Illustration: Jayachandran/Mint
Illustration: Jayachandran/Mint

Securing India’s energy interests in West Asia

The commodity price crash means New Delhi currently holds the advantage

Crown Prince of Abu Dhabi Sheikh Mohamed bin Zayed Al Nahyan’s just-concluded trip to India has served as a reminder of two facts. The first is the criticality of the Arab states to Indian interests. The second is the oddity of New Delhi nevertheless lacking a coherent policy towards West Asia—something it has begun to rectify of late, albeit in patchwork fashion—similar to its Look East policy.

Energy security, of course, is a key ingredient of India’s interest in West Asia. It is dependent on imports for 80% of its oil needs, of which roughly 55% is sourced from the Persian Gulf region. The ratio could decline slowly as New Delhi diversifies with an increased focus on African producers. But the rate at which India’s energy demand is growing—it is currently the world’s fourth biggest oil consumer with import dependence projected to increase to 90% by 2031—offsets this in absolute terms.

The current glut in the oil market and plunge in prices means it is, for the time being, a buyer’s market. That gives New Delhi an opportunity to dictate terms as it shops around. Indian refiners have already begun to take advantage of the price drop to switch long-term contracts with West Asian suppliers for African oil spot purchases. And some of the former like Saudi Arabia—looking to enhance its share of the growing Indian energy market as it drives a supplier price war to shake loose more marginal producers—have responded. For instance, Riyadh has reportedly been in talks to ship crude to India on its own tankers, saving on shipping costs and passing on the benefits to Indian refiners.

New Delhi must drive home its advantage. This goes beyond a buyer-seller paradigm. By some estimates, India’s own reserves remain 60-70% under-explored. Various competing demands on the public exchequer mean that the required investment to make headway here cannot—and should not—come entirely from the government. West Asian oil companies have typically steered away from upstream investments globally, but this is by no means uniform. Abu Dhabi, for one, has entered into a strategic partnership in energy with New Delhi, including upstream and downstream investments. Qatar is pivoting towards investing internationally as well.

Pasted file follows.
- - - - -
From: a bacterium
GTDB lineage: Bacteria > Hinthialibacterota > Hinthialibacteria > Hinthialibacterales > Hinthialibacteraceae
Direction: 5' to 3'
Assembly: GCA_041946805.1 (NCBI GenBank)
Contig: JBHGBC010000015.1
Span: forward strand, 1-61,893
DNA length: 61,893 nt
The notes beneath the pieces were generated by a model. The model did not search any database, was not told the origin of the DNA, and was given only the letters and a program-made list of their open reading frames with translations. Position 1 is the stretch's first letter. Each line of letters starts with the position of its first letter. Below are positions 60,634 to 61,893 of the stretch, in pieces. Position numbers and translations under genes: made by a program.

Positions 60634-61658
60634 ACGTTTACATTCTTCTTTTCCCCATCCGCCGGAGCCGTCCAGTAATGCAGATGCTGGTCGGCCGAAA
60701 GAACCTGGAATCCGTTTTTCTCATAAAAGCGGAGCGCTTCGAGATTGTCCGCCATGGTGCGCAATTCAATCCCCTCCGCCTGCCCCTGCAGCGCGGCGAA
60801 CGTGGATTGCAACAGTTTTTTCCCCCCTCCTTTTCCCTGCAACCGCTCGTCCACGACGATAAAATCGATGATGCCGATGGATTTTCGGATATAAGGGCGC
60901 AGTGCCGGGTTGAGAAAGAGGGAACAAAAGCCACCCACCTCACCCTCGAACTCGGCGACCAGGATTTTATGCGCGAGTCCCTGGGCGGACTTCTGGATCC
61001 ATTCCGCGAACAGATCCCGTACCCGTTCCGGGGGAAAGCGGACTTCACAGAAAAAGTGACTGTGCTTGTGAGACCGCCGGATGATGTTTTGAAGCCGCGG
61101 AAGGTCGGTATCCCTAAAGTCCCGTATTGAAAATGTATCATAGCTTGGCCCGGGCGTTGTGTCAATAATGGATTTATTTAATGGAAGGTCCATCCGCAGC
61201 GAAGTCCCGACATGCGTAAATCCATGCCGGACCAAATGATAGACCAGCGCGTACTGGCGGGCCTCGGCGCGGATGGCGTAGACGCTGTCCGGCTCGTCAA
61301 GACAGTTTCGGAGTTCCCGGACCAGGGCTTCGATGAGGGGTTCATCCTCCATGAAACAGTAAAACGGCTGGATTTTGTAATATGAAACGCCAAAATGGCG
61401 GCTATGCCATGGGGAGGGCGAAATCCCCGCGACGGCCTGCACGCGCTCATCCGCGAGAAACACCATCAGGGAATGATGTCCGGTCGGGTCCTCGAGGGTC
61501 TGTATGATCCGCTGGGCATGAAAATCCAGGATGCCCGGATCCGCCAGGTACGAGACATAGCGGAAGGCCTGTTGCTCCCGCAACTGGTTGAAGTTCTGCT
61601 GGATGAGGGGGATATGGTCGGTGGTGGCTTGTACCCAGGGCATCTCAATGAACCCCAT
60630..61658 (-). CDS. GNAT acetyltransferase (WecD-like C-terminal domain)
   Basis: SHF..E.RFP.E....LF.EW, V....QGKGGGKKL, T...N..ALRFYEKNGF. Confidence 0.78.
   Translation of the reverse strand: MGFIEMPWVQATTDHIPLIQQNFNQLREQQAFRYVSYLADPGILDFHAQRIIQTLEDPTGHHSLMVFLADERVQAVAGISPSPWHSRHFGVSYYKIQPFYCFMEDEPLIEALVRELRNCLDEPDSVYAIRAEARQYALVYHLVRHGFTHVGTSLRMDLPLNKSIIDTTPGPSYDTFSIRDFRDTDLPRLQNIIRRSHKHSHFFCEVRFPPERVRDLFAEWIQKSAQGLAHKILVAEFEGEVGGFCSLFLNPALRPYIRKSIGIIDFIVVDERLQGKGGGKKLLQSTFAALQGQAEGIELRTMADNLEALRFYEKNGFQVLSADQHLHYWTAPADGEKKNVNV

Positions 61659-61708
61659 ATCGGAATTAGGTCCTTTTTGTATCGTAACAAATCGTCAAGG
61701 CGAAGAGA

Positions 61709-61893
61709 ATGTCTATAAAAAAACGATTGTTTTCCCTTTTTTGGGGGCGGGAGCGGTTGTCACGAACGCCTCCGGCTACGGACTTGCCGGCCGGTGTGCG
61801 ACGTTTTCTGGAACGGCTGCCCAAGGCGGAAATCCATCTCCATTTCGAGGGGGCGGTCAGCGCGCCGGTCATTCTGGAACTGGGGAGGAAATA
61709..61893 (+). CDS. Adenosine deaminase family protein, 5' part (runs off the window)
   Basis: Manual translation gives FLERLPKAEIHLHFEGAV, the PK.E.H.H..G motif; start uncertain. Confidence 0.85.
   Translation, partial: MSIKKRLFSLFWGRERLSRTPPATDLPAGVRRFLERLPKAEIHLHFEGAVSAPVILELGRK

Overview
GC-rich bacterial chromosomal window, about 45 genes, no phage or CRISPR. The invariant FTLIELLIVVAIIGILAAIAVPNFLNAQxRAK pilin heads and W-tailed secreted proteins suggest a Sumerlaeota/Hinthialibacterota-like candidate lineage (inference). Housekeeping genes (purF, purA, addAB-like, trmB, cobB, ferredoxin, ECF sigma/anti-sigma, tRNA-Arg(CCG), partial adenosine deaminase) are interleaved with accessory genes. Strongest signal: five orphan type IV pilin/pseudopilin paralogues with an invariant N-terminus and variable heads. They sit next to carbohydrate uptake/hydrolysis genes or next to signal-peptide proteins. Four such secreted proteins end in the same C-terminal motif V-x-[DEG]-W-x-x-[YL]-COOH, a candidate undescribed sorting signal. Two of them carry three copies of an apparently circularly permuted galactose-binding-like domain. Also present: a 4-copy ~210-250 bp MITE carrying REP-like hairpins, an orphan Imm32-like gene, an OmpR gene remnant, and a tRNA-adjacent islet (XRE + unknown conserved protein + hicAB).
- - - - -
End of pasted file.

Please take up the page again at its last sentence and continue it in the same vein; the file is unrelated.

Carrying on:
Given the relationship New Delhi has forged with countries in the region over the past few years—India entered into an extraordinary defence agreement with Qatar in 2008, committing to protect its assets and interests from external threats, has a security understanding and growing economic ties with Saudi Arabia and strong links with Bahrain—they could be viable sources of investment in India’s energy sector. But for this, New Delhi’s oil and gas exploration policy is important. Its shift towards a revenue-sharing model from a production-sharing one—the latter has admittedly had its share of problems—could disincentivize private investment if not calibrated carefully.

India’s increasingly multidimensional relations with Gulf Cooperation Council (GCC) states buttress these energy security efforts. The Indian diaspora in the Arab states is seven million strong—a valuable connection and responsible for some $40 billion in remittances annually. And the possibilities for investment go beyond the energy sector. The UAE has agreed to invest $75 billion in Indian infrastructure, Bahrain is looking to invest in financial services and high value-added manufacturing among other areas, and countries like Kuwait have sovereign funds ripe for targeting.

Security and geopolitical considerations are, naturally, threaded through these economic engagements. Since Atal Bihari Vajpayee revitalized ties with GCC states, New Delhi has shown an admirable pragmatism, juggling its relationships with competing power centres like Riyadh and Tehran—even in light of the witches’ cauldron of proxy struggles and sectarian conflicts that is currently West Asia. This is the hallmark of mature diplomacy. The pay-off has been visible, from Saudi Arabia extraditing terror suspects to India to Qatari aid when Indian nationals have been endangered by the Islamic State and in Afghanistan.

Factor in India’s potential role as a maritime net security provider for the Gulf states, reliant as they are on energy shipping through the Indian Ocean Region. According to the Indian Navy’s Maritime Security Strategy released last year, the Persian Gulf is a primary area of interest. The possibilities for cooperation are significant.

In the period to 2040, India will overtake China as the largest source of rising demand for oil. The time to begin securing its interests in West Asia is now when it holds the advantage.

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